High gasoline prices hurt fishing and boating industries
GALVESTON, Texas — High gas prices are driving up the cost of boat rentals and charters, leaving boat captains like Cody Kenney of Galveston Deep Sea Charters in Texas with two choices: cancel charters that aren’t profitable or increase ticket prices.
“We just have to charge more, because if you look, if you have a small tank, 20 or 30 gallons, it’s only a small increase, but if you have 3, 4 or 500 gallons you burn in one single trip, that’s a big change,” Kenney said.
Nello Cassarino runs the Galveston Shrimp Company, and he says the increases aren’t just affecting the tourism industry.
“Everything we do involves fuel. From our fishing boats to our trucks that deliver product, everything we use to run our business, we’re seeing at least a 35% increase, and even more in some categories” , Cassarino said. He thinks that passing these prices on to the consumer is not a reliable option.
“The consumer, at some point, will stop buying it. It turns into a ripple effect where factories have to start laying off employees, trucks stop moving. That’s not a good thing. “, added Cassarino.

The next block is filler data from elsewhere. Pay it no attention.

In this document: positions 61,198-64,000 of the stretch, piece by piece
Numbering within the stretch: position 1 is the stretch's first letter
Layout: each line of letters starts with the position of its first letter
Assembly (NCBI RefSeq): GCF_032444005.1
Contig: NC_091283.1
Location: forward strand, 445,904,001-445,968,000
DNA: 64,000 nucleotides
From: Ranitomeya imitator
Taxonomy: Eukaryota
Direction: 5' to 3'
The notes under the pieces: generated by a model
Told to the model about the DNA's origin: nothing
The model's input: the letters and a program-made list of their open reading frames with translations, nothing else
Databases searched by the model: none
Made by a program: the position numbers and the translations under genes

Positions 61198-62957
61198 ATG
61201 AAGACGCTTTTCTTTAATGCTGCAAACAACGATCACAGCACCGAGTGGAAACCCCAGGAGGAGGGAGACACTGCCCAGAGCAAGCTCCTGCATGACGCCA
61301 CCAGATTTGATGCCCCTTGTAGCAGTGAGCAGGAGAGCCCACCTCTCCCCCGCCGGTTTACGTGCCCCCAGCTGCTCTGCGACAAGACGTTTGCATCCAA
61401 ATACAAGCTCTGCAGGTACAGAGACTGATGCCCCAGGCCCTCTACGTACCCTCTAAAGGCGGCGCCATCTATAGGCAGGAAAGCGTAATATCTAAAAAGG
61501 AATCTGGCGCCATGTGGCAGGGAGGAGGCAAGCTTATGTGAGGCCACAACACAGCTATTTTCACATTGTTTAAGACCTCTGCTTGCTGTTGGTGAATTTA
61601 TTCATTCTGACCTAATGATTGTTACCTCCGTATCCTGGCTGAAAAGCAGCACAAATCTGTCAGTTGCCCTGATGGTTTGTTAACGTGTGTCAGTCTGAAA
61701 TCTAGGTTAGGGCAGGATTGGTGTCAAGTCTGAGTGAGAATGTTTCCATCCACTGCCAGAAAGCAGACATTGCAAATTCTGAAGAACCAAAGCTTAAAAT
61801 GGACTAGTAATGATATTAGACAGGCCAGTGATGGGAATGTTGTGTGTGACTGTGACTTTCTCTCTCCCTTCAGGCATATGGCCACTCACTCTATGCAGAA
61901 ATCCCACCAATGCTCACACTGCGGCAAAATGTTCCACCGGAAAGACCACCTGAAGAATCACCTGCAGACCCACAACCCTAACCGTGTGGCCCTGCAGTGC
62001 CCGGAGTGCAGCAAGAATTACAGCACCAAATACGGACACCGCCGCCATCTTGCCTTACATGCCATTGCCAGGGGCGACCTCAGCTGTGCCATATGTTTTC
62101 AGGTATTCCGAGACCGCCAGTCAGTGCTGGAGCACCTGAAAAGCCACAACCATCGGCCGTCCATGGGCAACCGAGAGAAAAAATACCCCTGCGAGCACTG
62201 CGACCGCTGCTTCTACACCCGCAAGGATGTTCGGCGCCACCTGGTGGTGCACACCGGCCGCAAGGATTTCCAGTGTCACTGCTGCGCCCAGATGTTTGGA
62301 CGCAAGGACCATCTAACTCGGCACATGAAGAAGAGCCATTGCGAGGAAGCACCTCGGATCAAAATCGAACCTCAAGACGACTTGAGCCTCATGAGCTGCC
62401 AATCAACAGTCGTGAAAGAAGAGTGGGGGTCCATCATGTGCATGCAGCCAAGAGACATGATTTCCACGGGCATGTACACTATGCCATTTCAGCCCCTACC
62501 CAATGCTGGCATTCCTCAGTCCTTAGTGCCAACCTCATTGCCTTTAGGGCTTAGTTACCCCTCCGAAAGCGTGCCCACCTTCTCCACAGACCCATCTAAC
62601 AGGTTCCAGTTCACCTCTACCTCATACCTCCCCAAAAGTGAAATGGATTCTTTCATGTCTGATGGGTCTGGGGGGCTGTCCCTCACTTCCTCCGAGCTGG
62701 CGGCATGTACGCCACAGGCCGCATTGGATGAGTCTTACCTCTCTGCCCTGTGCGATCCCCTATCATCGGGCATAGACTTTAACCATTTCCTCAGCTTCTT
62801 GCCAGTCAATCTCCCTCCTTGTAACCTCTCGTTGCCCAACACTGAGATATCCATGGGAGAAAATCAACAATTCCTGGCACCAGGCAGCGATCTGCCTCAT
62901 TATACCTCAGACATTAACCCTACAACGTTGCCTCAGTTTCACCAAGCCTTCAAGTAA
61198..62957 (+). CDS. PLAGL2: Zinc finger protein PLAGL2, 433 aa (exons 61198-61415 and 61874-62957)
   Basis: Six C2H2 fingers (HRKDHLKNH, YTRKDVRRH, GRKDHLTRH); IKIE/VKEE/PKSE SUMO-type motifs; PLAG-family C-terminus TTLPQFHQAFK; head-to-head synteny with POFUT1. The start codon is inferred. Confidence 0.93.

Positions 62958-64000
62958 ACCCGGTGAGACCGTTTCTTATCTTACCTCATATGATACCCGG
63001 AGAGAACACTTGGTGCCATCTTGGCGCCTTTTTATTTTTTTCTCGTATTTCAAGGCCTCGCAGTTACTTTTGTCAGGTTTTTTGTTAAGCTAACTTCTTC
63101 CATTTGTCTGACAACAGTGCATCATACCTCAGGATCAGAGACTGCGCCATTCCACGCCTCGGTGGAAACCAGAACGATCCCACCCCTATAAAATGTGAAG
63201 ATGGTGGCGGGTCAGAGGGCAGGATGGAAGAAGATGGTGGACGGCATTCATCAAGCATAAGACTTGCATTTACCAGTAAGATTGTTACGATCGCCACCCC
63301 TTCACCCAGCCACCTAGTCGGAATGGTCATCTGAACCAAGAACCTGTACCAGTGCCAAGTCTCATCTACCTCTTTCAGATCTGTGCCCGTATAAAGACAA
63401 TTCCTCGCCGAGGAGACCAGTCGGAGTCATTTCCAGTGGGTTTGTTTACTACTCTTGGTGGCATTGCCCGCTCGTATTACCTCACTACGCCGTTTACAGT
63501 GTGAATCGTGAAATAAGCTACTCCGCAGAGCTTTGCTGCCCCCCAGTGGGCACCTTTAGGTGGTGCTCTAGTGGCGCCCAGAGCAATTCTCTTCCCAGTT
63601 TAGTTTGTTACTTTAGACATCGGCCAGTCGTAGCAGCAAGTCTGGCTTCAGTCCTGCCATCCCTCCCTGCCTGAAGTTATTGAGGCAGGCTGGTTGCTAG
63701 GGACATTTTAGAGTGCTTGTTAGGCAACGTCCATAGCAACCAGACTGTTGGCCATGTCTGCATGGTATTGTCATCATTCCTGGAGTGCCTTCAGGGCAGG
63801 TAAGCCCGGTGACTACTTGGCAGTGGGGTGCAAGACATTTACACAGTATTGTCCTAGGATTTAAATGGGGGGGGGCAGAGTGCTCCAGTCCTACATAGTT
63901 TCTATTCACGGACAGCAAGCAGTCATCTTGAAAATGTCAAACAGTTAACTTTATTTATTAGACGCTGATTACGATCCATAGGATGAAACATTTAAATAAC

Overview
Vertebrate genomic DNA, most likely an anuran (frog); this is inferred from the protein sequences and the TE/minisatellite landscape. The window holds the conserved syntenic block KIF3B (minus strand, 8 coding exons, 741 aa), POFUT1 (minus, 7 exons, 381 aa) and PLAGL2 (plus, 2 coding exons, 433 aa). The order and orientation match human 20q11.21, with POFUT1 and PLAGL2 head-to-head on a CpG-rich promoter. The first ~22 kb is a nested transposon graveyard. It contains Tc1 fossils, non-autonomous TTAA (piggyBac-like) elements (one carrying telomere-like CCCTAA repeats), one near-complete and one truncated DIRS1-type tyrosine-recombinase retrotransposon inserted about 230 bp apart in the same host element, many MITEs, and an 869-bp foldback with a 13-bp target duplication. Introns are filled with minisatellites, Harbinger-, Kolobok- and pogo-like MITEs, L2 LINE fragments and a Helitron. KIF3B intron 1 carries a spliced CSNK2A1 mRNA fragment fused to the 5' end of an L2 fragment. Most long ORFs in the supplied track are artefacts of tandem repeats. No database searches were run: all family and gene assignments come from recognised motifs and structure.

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According to the US Energy Information Administration, the price of diesel has nearly doubled in the past two years, from an average of $2.40 per gallon in 2020 to over $4 per gallon this year.
Kenney said Galveston Deep Sea Charters has a plan to keep prices low. It replaces the engines of the company’s boats.
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“Having these new engines, more fuel efficient engines, in the boat is very important to us,” Kenney added.
When it comes to the seafood industry, Cassarino said the solution isn’t that simple — and customers will soon see more of the trickle-down effect of high fuel consumption.
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“Eventually you will see empty shelves. The boats will stop coming out because they can’t afford it. Even if the boats come out, the prices would be so high that the consumer won’t buy it. Once the consumer stops buying it so there’s no incentive for a grocery store to sell it,” Cassarino warned.
The US Department of Agriculture reported that fish and seafood prices rose 1.3% in January. They should increase between 3.5% and 4.5% on average by the end of the year.